Saturday, June 3, 2023

Mongolia | False Lama of Mongolia: The Life and Death of Dambijantsan

Who was Dambijantsan?

A Buddhist monk; a freedom fighter for Mongolian independence; the descendant of Amursanaa (1723–1757), the Western Mongol who led the last great uprising against the Qing Dynasty of China; the incarnation of Mahakala, the Buddhist god of war; bandit, torturer, murderer, or evil incarnate? During his lifetime no one was sure who he really was, and even today the controversy about his life continues.

Born in what is now the Republic of Kalmykia, part of the Russian Federation, Dambijantsen traveled throughout Tibet, India, and China before arriving in Mongolia in 1890 where he tossed gold coins to bystanders and announced to one and all that he had come to free Mongolia from the yoke of the Qing Dynasty of China. After disappearing almost twenty years he returned to lead the attack on Khovd City, the last Chinese outpost in Mongolia. Honored by the Eighth Bogd Gegeen, the theocratic leader of Mongolia, for his efforts in achieving Mongolian independence, he went on to establish his own mini-state in western Mongolia, which he hoped to use as a base for establishing a Mongol-led Buddhist khanate in Inner Asia. His dictatorial nature and unbridled sadism soon came to the fore and he was finally arrested and imprisoned in Russia. After the Russian Revolution he returned to Mongolia, gathered new followers around him, and established a stronghold at the nexus of old caravan routes in Gansu Province, China. He robbed caravans, grew opium, and once again dreamed of creating a new Mongolian khanate in Inner Asia. Finally the new Bolshevik government in Mongolia, fearful of his rising power, issued orders for his assassination. Dambijantsan died in 1922, but in Mongolia legends persist to this day that his spirit still rides on the winds of the Gobi and continues to haunt his former lairs.

Wednesday, May 24, 2023

Mongolia | Khentii Aimag | Burkhan Khaldun Khora

8,040-foot Burkhan Khaldun in the Khentii Mountains is one of the most sacred mountains in Mongolia. It is mentioned several times in the Secret History of the Mongols, a thirteenth-century account of the rise of the Mongols under Chingis Khan, and it was here, many believe, that Temüjin—the future Chingis Khan—hid from the Merkit tribesmen who had kidnapped his wife and wanted to capture him. According to legend, he also came here to pray before embarking on his military campaigns. Chingis Khan instructed his descendants to worship the mountain: “Every morning I shall sacrifice to Burkhan Khaldun, and every day I will pray to it. The seed of my seed shall know this,” he said, according to the Secret History. Eventually the mountain would inextricably bound up in the cult of Chingis Khan and also become a pilgrimage site for Buddhists. Still later some would claim that Chingis Khan was born near Burkhan Khaldun and was buried on its summit . . . Continued.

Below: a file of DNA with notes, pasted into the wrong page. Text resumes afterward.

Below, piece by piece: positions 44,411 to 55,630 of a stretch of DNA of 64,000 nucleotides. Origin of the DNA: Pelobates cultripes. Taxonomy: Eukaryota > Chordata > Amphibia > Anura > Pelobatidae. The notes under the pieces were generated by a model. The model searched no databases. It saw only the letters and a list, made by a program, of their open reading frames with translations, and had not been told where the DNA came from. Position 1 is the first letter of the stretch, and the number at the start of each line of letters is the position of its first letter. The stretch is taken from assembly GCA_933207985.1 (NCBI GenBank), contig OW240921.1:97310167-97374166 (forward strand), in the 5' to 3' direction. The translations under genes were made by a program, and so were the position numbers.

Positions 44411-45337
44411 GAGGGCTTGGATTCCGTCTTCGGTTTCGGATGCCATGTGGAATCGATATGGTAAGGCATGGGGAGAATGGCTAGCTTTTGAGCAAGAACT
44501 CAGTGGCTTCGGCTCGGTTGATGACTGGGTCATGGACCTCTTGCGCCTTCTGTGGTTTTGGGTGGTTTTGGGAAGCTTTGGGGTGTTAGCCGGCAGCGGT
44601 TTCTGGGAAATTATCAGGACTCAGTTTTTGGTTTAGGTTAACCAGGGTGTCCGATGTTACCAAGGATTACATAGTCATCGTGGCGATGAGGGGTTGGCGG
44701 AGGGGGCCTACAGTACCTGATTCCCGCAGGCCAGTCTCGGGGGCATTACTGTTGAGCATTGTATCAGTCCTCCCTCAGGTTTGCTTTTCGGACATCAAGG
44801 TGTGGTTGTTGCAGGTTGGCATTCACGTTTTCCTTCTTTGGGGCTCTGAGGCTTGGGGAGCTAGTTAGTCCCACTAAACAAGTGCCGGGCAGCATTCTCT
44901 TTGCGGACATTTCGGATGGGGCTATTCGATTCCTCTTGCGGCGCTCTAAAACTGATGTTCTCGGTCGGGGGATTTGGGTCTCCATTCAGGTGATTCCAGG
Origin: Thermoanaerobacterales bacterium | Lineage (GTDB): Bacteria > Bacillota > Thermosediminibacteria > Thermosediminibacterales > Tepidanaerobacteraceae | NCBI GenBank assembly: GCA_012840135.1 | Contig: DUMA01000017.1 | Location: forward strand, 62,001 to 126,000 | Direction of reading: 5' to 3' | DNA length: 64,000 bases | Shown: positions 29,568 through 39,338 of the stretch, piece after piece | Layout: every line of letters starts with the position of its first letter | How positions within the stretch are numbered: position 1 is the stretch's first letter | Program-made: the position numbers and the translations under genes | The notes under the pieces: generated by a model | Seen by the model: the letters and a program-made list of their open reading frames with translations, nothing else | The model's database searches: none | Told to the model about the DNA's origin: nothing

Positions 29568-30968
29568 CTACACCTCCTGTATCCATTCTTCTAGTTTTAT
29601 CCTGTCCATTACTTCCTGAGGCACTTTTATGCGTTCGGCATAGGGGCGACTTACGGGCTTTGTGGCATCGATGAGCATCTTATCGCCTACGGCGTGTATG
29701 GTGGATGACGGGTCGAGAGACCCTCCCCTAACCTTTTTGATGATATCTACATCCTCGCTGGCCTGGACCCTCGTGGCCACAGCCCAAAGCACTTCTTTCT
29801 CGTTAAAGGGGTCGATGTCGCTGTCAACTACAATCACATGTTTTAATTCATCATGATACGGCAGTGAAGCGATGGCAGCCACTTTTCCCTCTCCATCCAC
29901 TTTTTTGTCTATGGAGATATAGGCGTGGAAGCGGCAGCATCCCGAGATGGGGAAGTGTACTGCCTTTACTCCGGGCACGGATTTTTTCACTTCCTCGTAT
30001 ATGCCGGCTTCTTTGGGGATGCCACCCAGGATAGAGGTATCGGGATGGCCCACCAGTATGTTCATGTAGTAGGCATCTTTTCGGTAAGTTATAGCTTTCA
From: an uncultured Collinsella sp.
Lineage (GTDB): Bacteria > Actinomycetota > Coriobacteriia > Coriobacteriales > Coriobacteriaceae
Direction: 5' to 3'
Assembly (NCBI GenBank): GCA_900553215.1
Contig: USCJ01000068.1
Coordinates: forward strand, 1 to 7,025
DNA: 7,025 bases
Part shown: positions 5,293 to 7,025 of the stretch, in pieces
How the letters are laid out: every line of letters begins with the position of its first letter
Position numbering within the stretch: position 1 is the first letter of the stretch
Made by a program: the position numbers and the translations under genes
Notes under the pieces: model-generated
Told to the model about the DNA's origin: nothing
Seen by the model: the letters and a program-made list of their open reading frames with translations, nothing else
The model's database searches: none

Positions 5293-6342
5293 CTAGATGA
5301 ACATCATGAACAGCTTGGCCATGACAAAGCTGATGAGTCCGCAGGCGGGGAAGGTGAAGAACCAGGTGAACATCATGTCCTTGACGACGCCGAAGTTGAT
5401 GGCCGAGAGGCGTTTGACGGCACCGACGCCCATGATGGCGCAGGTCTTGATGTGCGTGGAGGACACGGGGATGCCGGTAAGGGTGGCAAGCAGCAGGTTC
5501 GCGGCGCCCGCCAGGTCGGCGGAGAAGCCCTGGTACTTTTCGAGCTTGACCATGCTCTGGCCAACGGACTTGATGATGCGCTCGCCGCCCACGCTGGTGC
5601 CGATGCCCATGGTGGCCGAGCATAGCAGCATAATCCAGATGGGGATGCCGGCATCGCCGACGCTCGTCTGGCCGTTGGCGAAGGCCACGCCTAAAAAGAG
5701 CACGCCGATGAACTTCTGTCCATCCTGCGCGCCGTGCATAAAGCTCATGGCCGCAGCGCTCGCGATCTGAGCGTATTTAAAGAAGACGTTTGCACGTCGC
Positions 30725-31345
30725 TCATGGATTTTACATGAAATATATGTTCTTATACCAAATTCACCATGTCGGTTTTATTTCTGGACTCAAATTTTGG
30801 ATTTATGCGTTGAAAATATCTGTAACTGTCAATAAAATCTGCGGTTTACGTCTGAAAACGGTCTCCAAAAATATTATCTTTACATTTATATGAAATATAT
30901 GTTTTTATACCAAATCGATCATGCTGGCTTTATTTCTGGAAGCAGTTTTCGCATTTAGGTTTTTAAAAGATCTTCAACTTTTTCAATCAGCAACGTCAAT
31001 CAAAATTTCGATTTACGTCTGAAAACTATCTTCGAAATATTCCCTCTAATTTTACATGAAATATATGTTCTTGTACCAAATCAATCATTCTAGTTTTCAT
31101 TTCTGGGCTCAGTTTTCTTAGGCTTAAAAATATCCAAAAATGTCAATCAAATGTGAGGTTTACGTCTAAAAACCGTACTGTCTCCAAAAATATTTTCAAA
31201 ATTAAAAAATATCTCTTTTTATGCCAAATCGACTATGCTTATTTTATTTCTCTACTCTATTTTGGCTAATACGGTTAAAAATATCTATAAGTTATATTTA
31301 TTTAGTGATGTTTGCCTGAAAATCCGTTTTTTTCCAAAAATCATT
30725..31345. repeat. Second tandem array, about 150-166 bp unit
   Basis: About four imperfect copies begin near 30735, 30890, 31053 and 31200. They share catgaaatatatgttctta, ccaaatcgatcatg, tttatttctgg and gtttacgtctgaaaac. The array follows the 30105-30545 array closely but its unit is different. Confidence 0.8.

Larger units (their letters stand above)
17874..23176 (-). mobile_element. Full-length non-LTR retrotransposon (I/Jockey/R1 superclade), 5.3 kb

Monday, May 22, 2023

India | Mongolia | Shambhala Thangka

When I first visited the Zanabazar Fine Arts Museum in 1996 I saw a large thangka depicting the Kingdom of Shambhala. It  was the first such thangka I had seen outside of depictions in books. Subsequently I would see dozens if not hundreds of thankgas and wall paintings depicting Shambhala in temples and museums around the world but the one in the Zanabazar Museum remains the best example I have ever seen. The last time I was in the Zanabazar Museum the thangka was no longer on display. A museum docent said simply that it was “in storage.”

Eventually I decided I wanted  a Shambhala thangka of my own. During the late 1990s and early 2000s I visited dozens of shops and galleries featuring Buddhist art in Mongolia, China, Tibet (Lhasa and Shigatse), India, Nepal, and elsewhere but was never able to locate one. People in the shops and galleries either protested ignorance or insisted that such thankgas were no longer made. A well-known lama and artist in Ulaanbaatar was familiar with the thangka but claimed that no one in Mongolia was capable of making one. I doubted this at the time and subsequently I would meet Mongolian artists who were certainly capable of creating a Shambhala thangka. The first lama-artist I had spoken to had disparaged my interest in Shambhala and was openly antagonistic to non-Mongolians, especially Americans. I had a feeling he simply did not want me to have a Shambhala thangka. 

In the meantime, I wandered by Darjeeling, India, where I made a pilgrimage to the grave of eccentric Hungarian wanderer-scholar Csoma de Koros (1784–1842), who had been instrumental in introducing the Shambhala Mythologem to the Occident. Of course I also wanted to sample the region’s justly famous teas (I will admit I was  then partial to Chinese Puerh Tea, but I was willing to give Darjeeling black teas a try). 

Tomb of Csoma de Koros

Csoma de Koros

Tea bushes on the outskirts of Darjeeling

Black tea for sale